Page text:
Music: Plaid – Double Figure

by robNtime

IDM – The Cantina chill-out sessions.

Somewhere, in the world of Warp Records, between the childish yet dark crunchy-funked beats from Boards of Canada and the non-linear blips and bleeps of Autechre, lies the beautiful valley Plaid. If the Cantina Bar in Mos Eisley (on planet Tatoonie, of course) had a chill-out room, this album would be an ideal choice for notes & beats. Another way to look at it – if Tim Burton made a movie that needed an electronic sound track as opposed to the traditional haunting sounds (such as Nightmare Before Christmas) he could call upon Plaid to compose the score for his Sci-fi motion picture.

This is quintessential intelligent dance music, (IDM for all the cool kids) and its universally good enough to be understood by IDM junkies and virgins alike. Fusing melodic synths with intricate breakbeats, this is recommended to be heard thru headphones or maybe a bangin’ sound system at a tiny retro-sushi bar. It is NOT recommended as background or casual listening music as it will be reduced to dentist office muzik. Put this album in your disc man and your travels, whether by foot, wheel, or wing, will seem far more profound and meaningful. Almost every track effortlessly gives you a template for a detailed image in your abstract mind.

The overbearing bass typical of trance, d’n’b, and other dance floor style genres is left out of most of the album. At first this may make the songs sound somewhat “tinny” and hollow. But this actually allows more things to happen up top for the high hats and keyboards thus conjuring up patterns that wouldn’t necessarily make it on a dance floor anthem.

With its highly produced yet somehow still flowing breakbeats, “Even” is a perfect opener, setting the stage (or screen rather) of what is to come. “Assault on Precinct Zero” has some head bobbing rythmns, and the seemingly random harmonic melodies deem this as the music perhaps to a dream in which you are strutting down an urban street at twilight. “Zamami,” with its holiday bell ringings, is ambient enough to chill out to, yet I still found my ears intent on collecting all of the subtle noises.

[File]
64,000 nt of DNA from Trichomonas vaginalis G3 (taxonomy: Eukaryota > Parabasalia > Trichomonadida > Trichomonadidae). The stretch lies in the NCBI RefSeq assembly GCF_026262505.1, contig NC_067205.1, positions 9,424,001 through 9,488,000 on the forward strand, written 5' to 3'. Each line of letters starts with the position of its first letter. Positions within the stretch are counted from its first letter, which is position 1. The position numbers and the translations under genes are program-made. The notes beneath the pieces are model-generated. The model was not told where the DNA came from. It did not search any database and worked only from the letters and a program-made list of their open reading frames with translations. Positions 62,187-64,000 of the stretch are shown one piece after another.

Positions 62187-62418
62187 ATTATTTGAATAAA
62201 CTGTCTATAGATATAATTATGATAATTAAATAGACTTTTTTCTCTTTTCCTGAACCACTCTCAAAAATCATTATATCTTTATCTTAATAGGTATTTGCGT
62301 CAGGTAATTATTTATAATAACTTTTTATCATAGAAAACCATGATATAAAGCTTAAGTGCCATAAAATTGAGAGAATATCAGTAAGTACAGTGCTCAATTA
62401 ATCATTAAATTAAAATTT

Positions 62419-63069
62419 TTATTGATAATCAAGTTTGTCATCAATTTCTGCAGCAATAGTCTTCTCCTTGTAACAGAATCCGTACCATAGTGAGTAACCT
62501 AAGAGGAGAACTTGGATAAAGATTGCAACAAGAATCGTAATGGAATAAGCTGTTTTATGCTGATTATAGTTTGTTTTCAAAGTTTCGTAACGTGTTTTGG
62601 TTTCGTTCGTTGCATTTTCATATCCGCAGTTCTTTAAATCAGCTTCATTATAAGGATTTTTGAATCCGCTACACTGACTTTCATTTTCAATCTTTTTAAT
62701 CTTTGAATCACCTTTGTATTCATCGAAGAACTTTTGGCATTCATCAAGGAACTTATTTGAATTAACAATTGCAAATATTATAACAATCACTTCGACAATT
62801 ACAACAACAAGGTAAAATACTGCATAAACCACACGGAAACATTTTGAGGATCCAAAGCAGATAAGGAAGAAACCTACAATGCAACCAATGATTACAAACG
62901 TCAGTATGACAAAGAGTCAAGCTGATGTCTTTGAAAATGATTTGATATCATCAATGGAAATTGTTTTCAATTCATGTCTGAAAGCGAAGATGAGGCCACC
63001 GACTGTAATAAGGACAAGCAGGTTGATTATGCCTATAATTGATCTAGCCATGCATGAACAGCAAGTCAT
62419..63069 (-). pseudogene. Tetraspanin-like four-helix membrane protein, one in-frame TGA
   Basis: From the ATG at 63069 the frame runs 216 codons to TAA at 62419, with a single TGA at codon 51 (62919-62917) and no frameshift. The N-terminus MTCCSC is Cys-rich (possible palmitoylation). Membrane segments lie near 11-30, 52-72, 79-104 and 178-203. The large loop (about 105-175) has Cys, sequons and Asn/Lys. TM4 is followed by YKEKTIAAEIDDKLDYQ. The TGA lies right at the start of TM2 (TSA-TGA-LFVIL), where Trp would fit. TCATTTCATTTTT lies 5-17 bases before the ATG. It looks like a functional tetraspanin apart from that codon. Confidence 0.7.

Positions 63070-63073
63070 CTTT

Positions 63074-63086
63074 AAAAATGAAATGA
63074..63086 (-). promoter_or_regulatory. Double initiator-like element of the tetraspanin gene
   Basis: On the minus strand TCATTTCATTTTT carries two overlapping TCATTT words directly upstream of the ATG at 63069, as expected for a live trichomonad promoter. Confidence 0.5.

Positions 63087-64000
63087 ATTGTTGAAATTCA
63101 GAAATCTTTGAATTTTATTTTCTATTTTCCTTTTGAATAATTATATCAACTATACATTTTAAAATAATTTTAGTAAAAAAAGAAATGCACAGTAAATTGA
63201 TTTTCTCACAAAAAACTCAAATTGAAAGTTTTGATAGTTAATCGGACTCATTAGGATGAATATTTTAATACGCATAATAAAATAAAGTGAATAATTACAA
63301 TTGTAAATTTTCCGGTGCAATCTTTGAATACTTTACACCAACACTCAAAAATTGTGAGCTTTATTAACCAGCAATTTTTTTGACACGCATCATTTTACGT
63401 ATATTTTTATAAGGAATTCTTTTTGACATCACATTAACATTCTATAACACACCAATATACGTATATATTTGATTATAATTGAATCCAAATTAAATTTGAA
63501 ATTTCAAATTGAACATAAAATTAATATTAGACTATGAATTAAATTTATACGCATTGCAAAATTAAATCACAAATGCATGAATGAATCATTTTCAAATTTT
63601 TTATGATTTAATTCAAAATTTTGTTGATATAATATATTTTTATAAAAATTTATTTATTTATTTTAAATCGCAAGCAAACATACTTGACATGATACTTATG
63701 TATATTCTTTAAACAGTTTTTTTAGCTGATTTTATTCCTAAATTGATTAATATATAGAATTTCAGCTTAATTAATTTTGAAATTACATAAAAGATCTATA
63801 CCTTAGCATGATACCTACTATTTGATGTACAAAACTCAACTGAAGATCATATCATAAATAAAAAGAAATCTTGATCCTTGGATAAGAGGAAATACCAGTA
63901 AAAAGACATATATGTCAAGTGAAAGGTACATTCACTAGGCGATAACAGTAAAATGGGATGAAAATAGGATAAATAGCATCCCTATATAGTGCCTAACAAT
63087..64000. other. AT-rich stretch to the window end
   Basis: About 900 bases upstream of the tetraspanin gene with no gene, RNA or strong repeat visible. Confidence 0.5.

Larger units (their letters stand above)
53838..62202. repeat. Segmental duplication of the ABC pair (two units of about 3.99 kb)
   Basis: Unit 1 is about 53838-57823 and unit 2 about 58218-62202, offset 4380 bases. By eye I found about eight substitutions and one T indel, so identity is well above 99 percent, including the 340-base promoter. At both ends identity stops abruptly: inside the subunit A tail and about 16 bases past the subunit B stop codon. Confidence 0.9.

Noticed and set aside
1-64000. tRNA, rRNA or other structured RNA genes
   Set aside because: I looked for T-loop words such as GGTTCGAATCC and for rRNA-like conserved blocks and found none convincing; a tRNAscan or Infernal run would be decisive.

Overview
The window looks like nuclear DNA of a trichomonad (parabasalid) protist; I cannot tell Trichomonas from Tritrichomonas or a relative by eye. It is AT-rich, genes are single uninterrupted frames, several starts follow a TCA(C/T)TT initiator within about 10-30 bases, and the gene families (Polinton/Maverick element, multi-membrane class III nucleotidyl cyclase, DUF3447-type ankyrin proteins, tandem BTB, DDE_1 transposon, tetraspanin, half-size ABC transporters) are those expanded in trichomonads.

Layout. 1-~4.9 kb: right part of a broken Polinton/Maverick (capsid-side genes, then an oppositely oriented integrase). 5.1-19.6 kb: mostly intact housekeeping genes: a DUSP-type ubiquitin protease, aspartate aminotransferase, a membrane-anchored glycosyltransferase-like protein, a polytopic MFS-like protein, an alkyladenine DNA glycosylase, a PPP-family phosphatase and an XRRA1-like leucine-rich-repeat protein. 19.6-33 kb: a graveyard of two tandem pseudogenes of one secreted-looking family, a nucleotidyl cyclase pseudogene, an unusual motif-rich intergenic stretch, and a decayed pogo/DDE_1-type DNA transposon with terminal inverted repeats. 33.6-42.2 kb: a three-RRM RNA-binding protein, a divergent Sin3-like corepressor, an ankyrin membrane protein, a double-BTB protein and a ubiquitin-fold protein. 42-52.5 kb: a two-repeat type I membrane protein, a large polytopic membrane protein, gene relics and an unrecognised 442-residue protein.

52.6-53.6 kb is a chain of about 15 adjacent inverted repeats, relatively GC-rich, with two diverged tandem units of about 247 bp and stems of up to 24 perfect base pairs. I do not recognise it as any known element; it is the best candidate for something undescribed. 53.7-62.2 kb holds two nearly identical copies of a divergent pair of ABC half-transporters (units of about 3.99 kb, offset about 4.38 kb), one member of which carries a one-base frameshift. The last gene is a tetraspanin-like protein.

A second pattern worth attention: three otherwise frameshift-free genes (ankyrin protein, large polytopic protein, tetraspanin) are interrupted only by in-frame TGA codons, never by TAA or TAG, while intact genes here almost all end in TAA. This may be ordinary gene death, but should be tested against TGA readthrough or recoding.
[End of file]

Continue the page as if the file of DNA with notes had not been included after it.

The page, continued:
“Silversum,” with its fuzzy scratches and non-linear construction, lets us know that Plaid hangs out with Autechre, at least on some level- not my song of choice, but its cool to know that they can experiment to the next level. “Ooh Be Doo” opens with some fun Coleco-Vision explosions and hyper-speed sounds and then slips into the addictive breaks with all sorts of percussions rattling around in your ears.

“New Family” is intense, it has the nostalgic new-wave 80’s style vibe with a haunting piano over the rough guitar noise and synthesizers. The beats keep you the most interested while the guitars and synths apply the mood. And a pleasant surprise can be found on the last song, “Manyme” with Massive Attack/Portishead style vocals supplied by Mara Carlyle. If I were trying to impress a girl in the misunderstood but sexy world of Plaid, I would play them this “in-the-mood” tune and maybe she would want me for my dark introspective mysterious side. Or maybe she would just think I was a techie geek freak- its 50/50.

This is music for the Buck Rodgers world, kids. And the era of Buck is just around the corner- so don’t be afraid, tap into this futuristic realm and catch the future funk!

  • Music: Plaid – Double Figure
  • by robNtime
  • Published on December 1st, 2001
Double Figure
May 2001

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